Agent Robert Smith

Agent Robert Smith

A weeklong electronic journal.
Nov. 15 1997 3:30 AM

Agent Robert Smith

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       My alarm sounded this morning much earlier than I expected. I woke up groggy, thinking that I must have set it wrong, but alas, it really was 4:45. I'm so glad the weekend is coming. I am really looking forward to sleeping in. I arrived at the station at the usual time and, to my gratification, was not the butt of any jokes. The weather today was horrible. Yesterday it was overcast and threatened to rain, today it rained (again) and, with the wind blowing, it felt cold (especially for Southern California). My assignment today was to augment the traffic checkpoint. I was assigned a partner (Charlie 294), and he drew the vehicle. Today we had a sedan.
       We proceeded to Old Highway 80 (a road used to circumnavigate our checkpoint) and commenced traffic watch. Upon arrival, dispatch radioed that a California Highway Patrol officer had a person in custody that he believed was an illegal alien and he wanted someone to evaluate the suspect further. Since traffic on Old 80 was scarce, to say the least, we responded.
       We arrived at the La Posta Café to find the officer with his subject. The man readily admitted to being an illegal alien from Mexico. His clothing was soaked, and he looked tired and ragged, as if lacking sleep and food. He told us that he hadn't eaten in three days, so we bought him breakfast and questioned him about his venture. He said that there were 13 people in his group and that they crossed the border late yesterday afternoon. They had moved only a short distance north of the border when the smuggler told them to get some rest. A few hours later, after it was dark, the group began to move north again. He said that they were on the move for about two hours when they saw flashlights moving in their direction from the south. He knew that La Migra (Mexican slang for the Border Patrol) was on their trail. The smuggler ordered them to move faster, but they were already tired from walking and La Migra was gaining ground. Seeing that it was futile to try to outrun the agents, the smuggler told them to scatter into the brush and hide. Within minutes, he said, the agents had busted the group. They found 10 of the aliens, but failed to find him. After they left, he walked down a dirt road to the La Posta Café, and slept in the phone booth to escape the elements. That is where the CHP officer caught him.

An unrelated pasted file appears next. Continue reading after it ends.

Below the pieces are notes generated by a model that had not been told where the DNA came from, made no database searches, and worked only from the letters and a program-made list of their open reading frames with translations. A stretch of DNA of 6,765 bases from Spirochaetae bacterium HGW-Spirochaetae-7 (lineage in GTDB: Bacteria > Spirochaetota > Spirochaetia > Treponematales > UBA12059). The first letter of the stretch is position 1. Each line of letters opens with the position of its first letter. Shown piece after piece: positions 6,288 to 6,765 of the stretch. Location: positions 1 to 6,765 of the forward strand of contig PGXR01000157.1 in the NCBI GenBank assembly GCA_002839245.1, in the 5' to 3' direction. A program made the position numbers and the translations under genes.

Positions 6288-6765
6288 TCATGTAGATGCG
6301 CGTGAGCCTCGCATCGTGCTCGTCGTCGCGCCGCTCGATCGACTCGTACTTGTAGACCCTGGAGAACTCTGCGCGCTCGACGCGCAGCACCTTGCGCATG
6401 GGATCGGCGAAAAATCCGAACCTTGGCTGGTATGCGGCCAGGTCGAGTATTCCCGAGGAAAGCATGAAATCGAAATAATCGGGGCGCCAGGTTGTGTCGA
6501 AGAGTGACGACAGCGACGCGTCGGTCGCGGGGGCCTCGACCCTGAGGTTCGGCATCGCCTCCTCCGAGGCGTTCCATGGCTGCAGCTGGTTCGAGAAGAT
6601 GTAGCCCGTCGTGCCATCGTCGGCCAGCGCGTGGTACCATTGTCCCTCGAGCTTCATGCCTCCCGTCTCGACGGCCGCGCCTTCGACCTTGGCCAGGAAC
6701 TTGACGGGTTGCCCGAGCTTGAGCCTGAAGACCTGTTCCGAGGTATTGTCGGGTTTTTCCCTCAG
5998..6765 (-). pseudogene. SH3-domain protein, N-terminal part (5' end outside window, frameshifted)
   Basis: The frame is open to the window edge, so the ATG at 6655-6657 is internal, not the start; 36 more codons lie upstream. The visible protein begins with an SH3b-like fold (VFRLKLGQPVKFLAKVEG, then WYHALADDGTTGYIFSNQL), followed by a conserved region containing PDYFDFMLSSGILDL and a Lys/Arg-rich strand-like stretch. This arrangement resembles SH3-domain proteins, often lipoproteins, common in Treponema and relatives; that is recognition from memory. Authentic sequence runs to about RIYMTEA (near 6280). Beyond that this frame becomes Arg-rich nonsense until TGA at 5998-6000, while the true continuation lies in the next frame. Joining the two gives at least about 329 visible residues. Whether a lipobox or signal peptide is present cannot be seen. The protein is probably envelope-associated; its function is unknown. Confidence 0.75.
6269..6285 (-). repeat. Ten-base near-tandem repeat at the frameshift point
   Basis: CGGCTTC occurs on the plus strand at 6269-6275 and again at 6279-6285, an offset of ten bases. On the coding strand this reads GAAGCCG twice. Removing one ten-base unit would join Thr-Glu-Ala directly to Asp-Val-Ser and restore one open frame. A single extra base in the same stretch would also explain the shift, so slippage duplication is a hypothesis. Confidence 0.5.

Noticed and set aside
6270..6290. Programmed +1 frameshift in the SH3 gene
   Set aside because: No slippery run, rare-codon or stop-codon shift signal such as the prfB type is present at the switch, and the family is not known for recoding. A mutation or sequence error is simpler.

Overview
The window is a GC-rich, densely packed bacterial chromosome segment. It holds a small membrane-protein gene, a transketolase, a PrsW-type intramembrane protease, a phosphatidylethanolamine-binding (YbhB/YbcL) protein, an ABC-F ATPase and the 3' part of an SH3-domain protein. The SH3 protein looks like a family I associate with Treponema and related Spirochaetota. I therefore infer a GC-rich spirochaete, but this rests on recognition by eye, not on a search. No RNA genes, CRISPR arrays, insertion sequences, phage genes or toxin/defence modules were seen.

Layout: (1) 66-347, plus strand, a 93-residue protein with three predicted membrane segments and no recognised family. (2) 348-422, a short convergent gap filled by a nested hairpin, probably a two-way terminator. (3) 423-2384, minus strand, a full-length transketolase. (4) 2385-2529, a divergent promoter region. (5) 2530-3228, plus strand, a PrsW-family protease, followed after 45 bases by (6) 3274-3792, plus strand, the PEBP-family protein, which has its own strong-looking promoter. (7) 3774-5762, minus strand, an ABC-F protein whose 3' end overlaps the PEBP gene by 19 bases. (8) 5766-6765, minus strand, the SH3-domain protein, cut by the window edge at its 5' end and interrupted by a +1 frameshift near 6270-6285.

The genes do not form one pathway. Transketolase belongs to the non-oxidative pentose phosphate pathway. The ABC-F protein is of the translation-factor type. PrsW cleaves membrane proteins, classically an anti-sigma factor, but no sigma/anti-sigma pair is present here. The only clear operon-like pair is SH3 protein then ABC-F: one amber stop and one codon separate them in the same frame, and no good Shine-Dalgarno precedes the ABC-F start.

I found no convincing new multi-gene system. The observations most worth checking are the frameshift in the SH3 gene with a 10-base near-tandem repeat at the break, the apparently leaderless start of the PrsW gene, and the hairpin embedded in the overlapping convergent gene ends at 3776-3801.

As he sat there shivering and sipping on his piping-hot coffee, I asked him what happened to the other two. He proceeded to tell me that they were two young males, about 12 and 15 years old, and that they collapsed on the trail about 30 minutes before the rest of the group was busted. He thought that their condition was caused by dehydration. He begged them to get up, but when they did not respond he got scared and left with the rest of the group. "I think they're dead," he said, hanging his head in sorrow.
       Upon hearing this we proceeded to question him as to exactly where they were. When did he last see them? Was he sure that they were dead? etc., etc. My partner immediately contacted a supervisor, and I passed the story along to the two sheriff's deputies who were sitting across the room in another booth.
       With the weather as bad as it was, there was no chance of getting assistance from any helicopters, so we assembled a search-and-rescue team comprised of U.S. Border Patrol agents and sheriff's deputies and tried to track down these two individuals. Due to the fact that it had been raining steadily for almost a day, any sign that was left on the trail was washed away by now. Furthermore, the rain washed their scent away, rendering the canines ineffective as well.
       In the past, aliens have been known to stretch the truth. They give us false names, addresses, birth dates, etc. However, there is nothing to be gained from fabricating a tale of this magnitude. Nevertheless, I decided to verify his story. A record check showed that a group fired the sensor on the trail that he claimed to be on at roughly the time he claimed to be there. Further checks revealed that 10 people were apprehended from this sensor activation.
       Could he be telling the truth? If so, where are the bodies? If he is in fact telling the truth, it will add two more names to the list of deaths attributed to greedy smugglers. They choose to cross in the most inclement weather in the hopes that we will not want to get out of our nice, warm trucks to chase them. You see, smugglers generally don't get paid until their aliens get to where they intend to go. If there are people in the group that cause the group to move too slowly, they will be left behind because of the smugglers' compelling need to deliver the rest of their "cargo" and receive their money. Due to this total lack of compassion, we found roughly 16 people dead of exposure last winter alone. I hope history does not continue to repeat itself. For now, however, we are continuing the search.

Robert Smith is an agent with the United States Border Patrol based in Campo, Calif., 40 miles east of San Diego.